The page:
Forum OpenACS Q&A: Databases with native bi-temporal support?

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A while back, some folks here pointed out an excellent book by Snodgrass, Developing Time-Oriented Database Applications in SQL. However, the central thing I took from that book is that no way do I ever want to try to do any serious, practical bi-temporal work in standard SQL-92. I'd want either a good translation layer to take nice temporal DDL and DML and convert it to standard SQL, or preferably, native temporal support in the RDBMS itself.

Does any such thing exist? Is anyone out their working on temporal support for, say, PostgreSQL? Anyone know of anything interesting?

The only thing I really found on the net was BtPgsql, a Ruby bi-temporal emulation layer for PostgreSQL.

There are or were some proposed standards for this temporal stuff, TSQL2 and SQL3/Temporal, but their current status sounds rather confused. Note that last link says in part, "Due to disagreements within the ISO committee as to where temporal support in SQL should go, the project responsible for temporal support was canceled near the end of 2001. Hence, the working draft, "Part 7, SQL/Temporal" is in limbo."!

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Posted by Andrew Piskorski on
I sent this question to the PostgreSQL hackers list as well, no responses there either. Bummer.
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Posted by Andrew Piskorski on
Back in June 2003 when I was looking into this, I also found Tiger, TimeDB, Espresso, and JTemporal, all of which look like emulation layers of sorts. TimeDB is clearly closed source, I'm not sure about Tiger. Espresso and JTemporal are open source. Tiger and TimeDB both appear to be inactive.

Around that same time (June 2003), I also asked Rick Snodgrass about this and got back some useful info from him:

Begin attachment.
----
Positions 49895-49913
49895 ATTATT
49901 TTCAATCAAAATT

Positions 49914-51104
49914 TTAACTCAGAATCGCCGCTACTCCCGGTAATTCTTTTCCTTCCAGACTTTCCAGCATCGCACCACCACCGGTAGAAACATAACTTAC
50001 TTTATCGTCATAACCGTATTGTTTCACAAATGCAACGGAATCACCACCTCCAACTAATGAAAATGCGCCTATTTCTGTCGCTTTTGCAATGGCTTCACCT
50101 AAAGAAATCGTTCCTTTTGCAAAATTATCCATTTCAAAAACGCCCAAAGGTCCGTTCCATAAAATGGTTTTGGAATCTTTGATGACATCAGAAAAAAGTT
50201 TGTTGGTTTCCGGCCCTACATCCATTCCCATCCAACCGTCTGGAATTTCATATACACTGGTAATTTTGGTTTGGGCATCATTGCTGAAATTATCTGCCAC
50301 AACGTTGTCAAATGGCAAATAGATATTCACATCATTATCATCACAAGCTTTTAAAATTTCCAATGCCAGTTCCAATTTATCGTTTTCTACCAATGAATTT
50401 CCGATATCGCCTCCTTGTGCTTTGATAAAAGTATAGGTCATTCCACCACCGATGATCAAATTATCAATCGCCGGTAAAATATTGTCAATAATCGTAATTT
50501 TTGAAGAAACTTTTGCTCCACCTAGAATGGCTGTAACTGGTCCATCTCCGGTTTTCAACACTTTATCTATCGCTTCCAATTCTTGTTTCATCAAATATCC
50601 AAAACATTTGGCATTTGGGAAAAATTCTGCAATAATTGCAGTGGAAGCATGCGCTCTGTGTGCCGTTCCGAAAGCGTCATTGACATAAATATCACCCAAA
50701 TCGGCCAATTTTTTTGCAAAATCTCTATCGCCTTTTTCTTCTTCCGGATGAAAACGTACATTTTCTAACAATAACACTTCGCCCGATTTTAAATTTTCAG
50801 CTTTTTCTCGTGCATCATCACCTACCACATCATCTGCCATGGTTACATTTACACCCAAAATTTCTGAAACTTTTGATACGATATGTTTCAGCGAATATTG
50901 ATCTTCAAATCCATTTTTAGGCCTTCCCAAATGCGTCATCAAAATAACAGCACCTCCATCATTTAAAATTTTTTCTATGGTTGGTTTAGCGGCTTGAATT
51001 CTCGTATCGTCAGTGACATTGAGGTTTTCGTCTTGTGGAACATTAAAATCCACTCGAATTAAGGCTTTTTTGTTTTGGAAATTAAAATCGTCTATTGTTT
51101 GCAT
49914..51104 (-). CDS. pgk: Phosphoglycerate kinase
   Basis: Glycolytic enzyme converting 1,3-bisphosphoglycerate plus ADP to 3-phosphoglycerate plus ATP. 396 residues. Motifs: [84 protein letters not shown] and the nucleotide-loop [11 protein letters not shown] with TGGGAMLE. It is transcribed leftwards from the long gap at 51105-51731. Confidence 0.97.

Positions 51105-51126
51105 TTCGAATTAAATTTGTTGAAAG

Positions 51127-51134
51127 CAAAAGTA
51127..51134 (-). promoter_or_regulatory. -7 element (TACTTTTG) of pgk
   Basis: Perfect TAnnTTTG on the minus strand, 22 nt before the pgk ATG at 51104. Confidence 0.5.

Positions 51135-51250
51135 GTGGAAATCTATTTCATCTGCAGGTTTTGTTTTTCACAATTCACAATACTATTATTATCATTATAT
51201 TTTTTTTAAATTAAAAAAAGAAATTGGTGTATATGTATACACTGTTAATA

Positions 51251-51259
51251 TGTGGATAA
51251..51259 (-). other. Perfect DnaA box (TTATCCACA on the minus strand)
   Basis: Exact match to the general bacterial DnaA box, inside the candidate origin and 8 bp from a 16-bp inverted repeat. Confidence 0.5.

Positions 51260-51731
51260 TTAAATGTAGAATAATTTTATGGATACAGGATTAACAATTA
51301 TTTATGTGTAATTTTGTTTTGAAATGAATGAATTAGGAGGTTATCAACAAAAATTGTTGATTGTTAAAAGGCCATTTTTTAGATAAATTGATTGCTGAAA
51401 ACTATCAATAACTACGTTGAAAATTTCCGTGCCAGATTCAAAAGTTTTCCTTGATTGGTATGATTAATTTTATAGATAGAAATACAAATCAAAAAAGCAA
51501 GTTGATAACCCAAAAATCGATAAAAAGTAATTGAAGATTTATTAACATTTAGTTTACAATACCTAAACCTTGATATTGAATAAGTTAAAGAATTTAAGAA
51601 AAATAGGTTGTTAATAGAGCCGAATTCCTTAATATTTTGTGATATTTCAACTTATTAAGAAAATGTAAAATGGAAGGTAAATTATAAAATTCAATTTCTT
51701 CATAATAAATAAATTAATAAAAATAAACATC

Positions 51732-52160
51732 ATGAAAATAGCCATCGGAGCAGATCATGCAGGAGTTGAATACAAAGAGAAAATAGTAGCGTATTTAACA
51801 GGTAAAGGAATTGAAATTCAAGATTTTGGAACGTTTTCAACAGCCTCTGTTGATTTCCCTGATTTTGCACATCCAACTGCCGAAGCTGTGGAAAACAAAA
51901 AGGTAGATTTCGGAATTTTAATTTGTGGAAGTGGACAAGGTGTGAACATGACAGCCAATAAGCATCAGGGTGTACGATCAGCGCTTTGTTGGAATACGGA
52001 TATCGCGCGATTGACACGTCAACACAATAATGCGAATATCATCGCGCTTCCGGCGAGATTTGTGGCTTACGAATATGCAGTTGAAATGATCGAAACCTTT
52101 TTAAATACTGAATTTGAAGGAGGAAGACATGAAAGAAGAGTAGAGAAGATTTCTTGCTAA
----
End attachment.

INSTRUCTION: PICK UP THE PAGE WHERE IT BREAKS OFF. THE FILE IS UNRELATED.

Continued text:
I think the list of resources in your message is quite complete. I don't know of any other efforts, except for our effort in the TAU project (see cs.arizona.edu/tau) to add transaction-time support to the internals of BerkeleyDB and MySQL. We're going for a production-quality system. Our alpha system works well, but is not of sufficiently high performance, so we're hard at work on making things run even faster. We plan on releasing the system as open source by the end of the year.

[...]

There are no plans right now to support valid time. The support generally occurs in different modules. For MySQL/BerkeleyDB, the bulk of the tt support is in BDB. For valid time, the bulk would be in MySQL. If our tBDB/tMySQL takes off, then we'll consider adding vt support.

[...]

Yes, that's how we do it. Not that much has changed in MySQL, though we are now considering ways to take a predicate in transaction time in the WHERE clause and get it to BDB.

Note that they're reusing their transaction-time enabled BerkeleyDB as the MySQL storage manager, which is probably the basic reason they're using MySQL at all.

On the confused state of the Temporal SQL standards mentioned above, he said:

That is still the state. Basically the US and UK delegations couldn't agree, so the ISO committee gave up. I still have hopes that a DBMS vendor will decide that temporal support is sufficiently important to support natively; the draft standards provide a good design to implement.
So, in case anyone else is ever interested in this temporal database stuff, that's everything I learned!

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Posted by Andrew Piskorski on
Hm, I didn't realize this before: The TimeDB 2 codebase (Java, c. 1999) is closed source, but TimeDB 1.07 (dating from 1996) is in the public domain, and is implemented in SWI Prolog, which is open source under the LGPL license.